• I understand that, but as an animal lover I truly believe he got off light considering his position in the NFL league, and very few of the dogs 5 out of 20 if I remember correctly were rehabilitated and saved, the other 15 were put down. I believe in people making mistakes, its in our nature, but I believe the league as well as the courts were lenient on him in consideration for his “talents”

  2. Regarding the first entry, I recall an instance where they took it even further. In ’97, a failed West Palm Beach real estate developer and his wife, despondent after their assets dwindled down to one house and one car, and barely able to pay his 8-yr old son’s private school tuition, decided to commit suicide together. Before doing themselves in, they murdered their son in his sleep, citing the same logic as McReady, to spare him the emotional trauma and to prevent him being a financial burden on others.

    I read about this the day after a production of Death of a Salesman I was in had closed. The parallels were eerie.

      • And it bothers me greatly when I hear the argument used to justify abortion, as well. I’ll be talking with a seemingly rational person and then a varient of the phrase ‘well, if they aren’t aborted, they’ll grow up poor or abused. And who would want that for them? It’s for their own good.’ And then my poor boggled mind has to come to terms with the sheer arrogance of the person I now know to be completely adrift on the seas of rationality. Or slap the stupid out of them. It would be for their own good, after all…

        • I think you’re confusing “a stupid opinion” with “an opinion I passionately disagree with.” You may find it reprehensible that someone would argue from the point of view that to not live at all is better than living a life of more pain than pleasure, but there’s nothing implicitly irrational about it. I don’t want to turn this into a debate about abortion, but that reasoning is indeed relevant to the topic of this post.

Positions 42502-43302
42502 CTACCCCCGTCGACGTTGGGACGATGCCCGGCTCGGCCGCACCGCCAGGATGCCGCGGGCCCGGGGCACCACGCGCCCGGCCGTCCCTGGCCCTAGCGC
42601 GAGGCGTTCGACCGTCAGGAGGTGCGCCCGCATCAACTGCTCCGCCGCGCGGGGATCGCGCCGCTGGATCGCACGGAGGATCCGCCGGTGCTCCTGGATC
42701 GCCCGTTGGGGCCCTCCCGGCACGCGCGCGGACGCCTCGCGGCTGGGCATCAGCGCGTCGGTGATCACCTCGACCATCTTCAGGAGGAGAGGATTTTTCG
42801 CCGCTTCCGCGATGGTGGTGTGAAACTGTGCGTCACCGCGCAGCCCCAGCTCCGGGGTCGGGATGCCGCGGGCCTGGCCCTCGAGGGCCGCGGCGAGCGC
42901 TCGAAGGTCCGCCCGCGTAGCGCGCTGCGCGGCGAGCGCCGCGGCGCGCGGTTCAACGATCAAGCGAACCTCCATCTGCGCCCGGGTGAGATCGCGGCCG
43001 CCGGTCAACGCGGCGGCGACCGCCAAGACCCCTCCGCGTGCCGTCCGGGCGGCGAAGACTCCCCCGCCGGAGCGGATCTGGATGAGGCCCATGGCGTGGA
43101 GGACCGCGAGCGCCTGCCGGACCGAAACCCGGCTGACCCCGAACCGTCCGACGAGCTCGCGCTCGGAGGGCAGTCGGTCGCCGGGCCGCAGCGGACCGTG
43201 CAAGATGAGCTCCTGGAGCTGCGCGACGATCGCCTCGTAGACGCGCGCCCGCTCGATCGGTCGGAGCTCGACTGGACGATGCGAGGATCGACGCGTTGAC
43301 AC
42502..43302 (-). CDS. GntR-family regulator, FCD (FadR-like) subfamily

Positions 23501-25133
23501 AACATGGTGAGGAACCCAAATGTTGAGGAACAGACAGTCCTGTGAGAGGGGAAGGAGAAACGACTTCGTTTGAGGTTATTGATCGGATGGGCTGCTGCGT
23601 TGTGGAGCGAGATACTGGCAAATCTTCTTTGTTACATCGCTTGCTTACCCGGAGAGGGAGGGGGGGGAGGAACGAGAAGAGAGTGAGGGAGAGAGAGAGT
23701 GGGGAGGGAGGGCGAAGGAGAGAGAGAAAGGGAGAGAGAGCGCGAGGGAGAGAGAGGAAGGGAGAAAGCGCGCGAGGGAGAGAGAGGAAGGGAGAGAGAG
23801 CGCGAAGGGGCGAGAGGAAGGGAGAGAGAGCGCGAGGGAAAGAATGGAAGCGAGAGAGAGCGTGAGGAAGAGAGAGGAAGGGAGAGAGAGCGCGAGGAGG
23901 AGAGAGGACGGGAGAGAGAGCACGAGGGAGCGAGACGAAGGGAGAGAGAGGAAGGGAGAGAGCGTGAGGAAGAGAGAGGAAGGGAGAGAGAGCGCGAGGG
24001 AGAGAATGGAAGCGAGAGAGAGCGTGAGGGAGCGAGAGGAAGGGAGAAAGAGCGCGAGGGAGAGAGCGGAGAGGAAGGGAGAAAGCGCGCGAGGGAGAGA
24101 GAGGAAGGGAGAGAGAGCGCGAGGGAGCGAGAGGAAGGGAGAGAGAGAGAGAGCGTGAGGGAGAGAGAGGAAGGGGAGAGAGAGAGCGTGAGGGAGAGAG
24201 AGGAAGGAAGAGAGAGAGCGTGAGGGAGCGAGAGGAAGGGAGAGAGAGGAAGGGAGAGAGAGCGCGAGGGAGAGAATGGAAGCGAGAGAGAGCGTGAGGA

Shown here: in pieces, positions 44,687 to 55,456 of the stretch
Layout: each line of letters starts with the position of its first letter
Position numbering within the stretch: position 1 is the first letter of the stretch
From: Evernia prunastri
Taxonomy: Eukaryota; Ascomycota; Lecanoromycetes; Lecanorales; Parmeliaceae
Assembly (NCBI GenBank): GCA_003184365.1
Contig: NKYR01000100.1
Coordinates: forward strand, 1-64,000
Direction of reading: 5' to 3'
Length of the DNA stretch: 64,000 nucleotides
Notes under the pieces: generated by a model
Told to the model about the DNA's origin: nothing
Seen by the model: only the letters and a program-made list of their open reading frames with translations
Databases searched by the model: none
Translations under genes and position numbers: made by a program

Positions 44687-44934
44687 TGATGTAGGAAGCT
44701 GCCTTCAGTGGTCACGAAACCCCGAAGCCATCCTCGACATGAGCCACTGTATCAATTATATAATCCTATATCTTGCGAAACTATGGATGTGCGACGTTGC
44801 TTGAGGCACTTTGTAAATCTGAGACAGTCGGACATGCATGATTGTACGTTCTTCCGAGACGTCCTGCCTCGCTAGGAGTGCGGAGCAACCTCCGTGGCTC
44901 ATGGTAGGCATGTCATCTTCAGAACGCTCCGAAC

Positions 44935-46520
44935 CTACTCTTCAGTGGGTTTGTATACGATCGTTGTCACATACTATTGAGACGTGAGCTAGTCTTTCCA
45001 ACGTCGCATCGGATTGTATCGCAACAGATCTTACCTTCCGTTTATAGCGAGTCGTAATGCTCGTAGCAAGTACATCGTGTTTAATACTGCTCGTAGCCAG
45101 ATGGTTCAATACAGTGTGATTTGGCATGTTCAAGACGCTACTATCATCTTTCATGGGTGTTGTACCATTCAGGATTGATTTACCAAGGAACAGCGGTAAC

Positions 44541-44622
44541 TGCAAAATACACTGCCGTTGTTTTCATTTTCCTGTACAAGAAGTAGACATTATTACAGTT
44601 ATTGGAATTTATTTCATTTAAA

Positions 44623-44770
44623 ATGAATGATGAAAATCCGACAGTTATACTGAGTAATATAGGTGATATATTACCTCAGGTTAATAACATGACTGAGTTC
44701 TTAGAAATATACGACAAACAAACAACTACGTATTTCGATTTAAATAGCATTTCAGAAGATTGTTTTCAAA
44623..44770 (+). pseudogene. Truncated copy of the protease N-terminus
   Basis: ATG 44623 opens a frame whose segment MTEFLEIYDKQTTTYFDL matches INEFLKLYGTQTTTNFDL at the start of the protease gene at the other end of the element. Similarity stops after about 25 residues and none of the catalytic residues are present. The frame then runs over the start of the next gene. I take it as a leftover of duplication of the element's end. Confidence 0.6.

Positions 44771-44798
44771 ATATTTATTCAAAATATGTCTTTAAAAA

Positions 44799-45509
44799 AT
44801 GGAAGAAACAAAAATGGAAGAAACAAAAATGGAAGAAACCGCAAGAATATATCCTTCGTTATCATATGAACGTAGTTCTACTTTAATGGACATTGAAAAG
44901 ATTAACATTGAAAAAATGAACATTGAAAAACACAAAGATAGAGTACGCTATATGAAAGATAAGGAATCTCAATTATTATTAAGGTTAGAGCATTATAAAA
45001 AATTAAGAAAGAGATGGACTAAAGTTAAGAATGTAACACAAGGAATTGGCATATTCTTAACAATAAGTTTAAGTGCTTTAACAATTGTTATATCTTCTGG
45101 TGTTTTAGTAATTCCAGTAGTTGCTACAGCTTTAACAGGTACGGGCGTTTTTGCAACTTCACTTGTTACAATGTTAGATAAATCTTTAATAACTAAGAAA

My view is very much in line with the comment that you were replying to, wherein Jack said “‘Better off dead’ is a determination that should rest with the potential dead-ee.” That is not to say that “better off dead” is never the case. It may be, and it’s unfortunate that in addition to not being able to say, “I’ll get over it,” a dog also can’t say “you’re right, I’d rather not go through the coming months or years being unloved, kept in cages, and waiting to be dispassionately dispatched by lethal injection.”

          Presuming to kill the dog and deprive it of autonomy in this kind of situation is the wrong decision, but it’s not a decision that’s simply based on stupidity.

  3. I don’t know. t reads like this guy chose the dog over getting to see his kids, and put a huge strain on his marriage, which very well may not survive it. Which is an unfathomable choice to me. If he was that concerned, why not move the family up to Canada, and have a caretaker watch his dog, visiting it when he can? This way at least the rest of the family is not bearing the ill effects of his unwillingness to risk the dog, and he would probably still see the dog just as much.

    • I think that’s a good and valid observation. The pitcher and his wife are certified animal lovers on a grand scale, though. Baseball players hardly see their family during the season no matter where they live, on the other hand. In exchange, they have 6 months at home without working, and also the rest of their life after about 36, because they’re rich as Croesus. And if you have a dog, you know leaving him with caretaker is cruel. Dogs need their pack. His best options were to give the dog to someone else for good (the dog would have adjusted) or what he did.

    • I don’t know. t reads like this guy chose the AIDS infected kid over getting to see his regular kids, and put a huge strain on his marriage, which very well may not survive it. Which is an unfathomable choice to me. If he was that concerned, why not move the family up to Canada, and have a caretaker watch his AIDS infected kid, visiting it when he can? This way at least the rest of the family is not bearing the ill effects of his unwillingness to risk the AIDS infected kid, and he would probably still see the AIDS infected kid just as much.

      —Parallel to the US’s former AIDS immigration ban.

      • I think the special circumstances are that 1) the wife is as much of a dog nut as he is 2) there is no overarching crisis among the kids he has 3) evening it all out, the families of MLB players still see an awful lot of them, just concentrated in a six month period—remember, many if not most of the South American players are in this situation, and 4) this may be one of those marriages where the wife is perfectly happy to have six months of peace to go with her 50% of 10 million or so.